Actors need a hand to stage summer saga
Performers put faith in crowdfunding site
The actors behind the popular summer theatre at Fairfield House want to raise $10,000 to stage this summer's show The Three Musketeers.
A couple of naming rights sponsors have fallen through at the eleventh hour, so it has turned to crowdfunding site Givealittle asking for people to donate to the cause.
Body in Space's Dan Allan says the company has been staging the plays on "the smell of an oily rag" since 2011.
The troupe needs financial support if it is to continue, especially as it wants to expand this year to include a show in Richmond's Washbourn Gardens.
"Love and enthusiasm can only go so far. Eventually, we may not be able to attract highly skilled professionals to the project, as they will get attracted to more secure jobs," Dan says.
An estimated 1850 people attended its first season in 2011, when it put on The Complete Works of William Shakespeare (Abridged). Since then numbers attending have grown to nearly 3000 people this year who saw its high-energy version of The Importance of Being Earnest.
Dan says the show's great outdoor summer location, its affordability and the quality of its productions all contributed to its success.
The Nelson public has also been fantastic with its support which is why it really wanted to continue.
"We just need more moolah to make it happen."
Despite the goodwill and donations it received it was becoming hard to sustain.
He estimates it costs about $10,000 to put on the show and on average people who attend donate a ticket price of about $4.50. To achieve the $10,000 all it needs is 1000 people to donate $10.
Dan says four actors and a director dedicated four weeks of full time work to the show, which they had to pay from donation. Donations were also used to pay for production costs, marketing, sets and costumes.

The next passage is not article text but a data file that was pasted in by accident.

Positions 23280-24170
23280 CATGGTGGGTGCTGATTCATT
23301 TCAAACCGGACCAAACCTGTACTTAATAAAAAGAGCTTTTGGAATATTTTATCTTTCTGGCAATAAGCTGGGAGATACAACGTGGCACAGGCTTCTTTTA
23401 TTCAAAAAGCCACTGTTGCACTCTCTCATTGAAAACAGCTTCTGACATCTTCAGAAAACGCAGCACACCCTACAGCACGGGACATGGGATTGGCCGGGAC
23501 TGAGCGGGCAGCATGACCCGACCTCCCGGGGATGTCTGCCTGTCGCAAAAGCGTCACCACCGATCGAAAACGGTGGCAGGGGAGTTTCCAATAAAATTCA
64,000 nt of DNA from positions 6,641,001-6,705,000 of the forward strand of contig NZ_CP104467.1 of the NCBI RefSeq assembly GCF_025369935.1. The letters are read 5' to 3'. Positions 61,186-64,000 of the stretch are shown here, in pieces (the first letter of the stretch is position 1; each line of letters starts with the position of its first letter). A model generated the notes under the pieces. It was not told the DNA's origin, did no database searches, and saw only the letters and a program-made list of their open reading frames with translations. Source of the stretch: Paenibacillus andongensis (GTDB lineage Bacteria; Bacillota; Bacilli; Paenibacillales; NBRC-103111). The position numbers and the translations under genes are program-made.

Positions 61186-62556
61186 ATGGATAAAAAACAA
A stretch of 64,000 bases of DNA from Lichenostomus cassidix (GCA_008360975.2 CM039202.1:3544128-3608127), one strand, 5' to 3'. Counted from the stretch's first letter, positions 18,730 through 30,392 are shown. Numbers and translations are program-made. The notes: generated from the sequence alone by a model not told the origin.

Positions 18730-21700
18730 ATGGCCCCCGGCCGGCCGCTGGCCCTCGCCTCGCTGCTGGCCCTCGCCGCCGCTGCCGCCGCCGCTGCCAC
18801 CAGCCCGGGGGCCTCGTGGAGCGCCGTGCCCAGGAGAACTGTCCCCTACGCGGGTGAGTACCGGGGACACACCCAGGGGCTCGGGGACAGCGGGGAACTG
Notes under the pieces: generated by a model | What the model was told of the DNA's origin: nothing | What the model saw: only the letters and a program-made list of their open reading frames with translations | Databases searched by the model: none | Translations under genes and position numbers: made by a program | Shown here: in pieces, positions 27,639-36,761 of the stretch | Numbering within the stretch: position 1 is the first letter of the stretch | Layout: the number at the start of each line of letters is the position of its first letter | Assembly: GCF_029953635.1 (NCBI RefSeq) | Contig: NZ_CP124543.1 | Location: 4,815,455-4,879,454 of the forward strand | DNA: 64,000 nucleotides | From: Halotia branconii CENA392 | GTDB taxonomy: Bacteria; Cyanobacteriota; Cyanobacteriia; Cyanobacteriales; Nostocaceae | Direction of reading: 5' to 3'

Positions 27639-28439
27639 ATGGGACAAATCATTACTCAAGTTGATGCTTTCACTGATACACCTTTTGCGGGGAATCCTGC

This meant that actors were being paid less than the minimum wage for their efforts.
He says $10,000 for a production is cost-effective and estimates that productions at the Theatre Royal probably cost twice that or more to stage.
Dan says people who donate to the show via the Givealittle website will be given a small prize in return, depending on what they donate. For example a $25 donor becomes an honorary musketeer and is named in the programme, $50 gains a signed poster and a $500 donor buys the right to attend musketeer training.
Dan says the group does not want to charge an entrance fee, nor does it want to reduce the standard of the show, believing that Nelson deserves a top quality summer event. He says the event is one of the highest profile happenings in Nelson during summer.
"In terms of Nelson-run artistic events, we are perhaps second only to the outdoor movie showings, an event run by the council."
Dan says if a company still wants to step in naming rights could still be arranged.
You can help them on givealittle.co.nz//cause/thethreemusketeers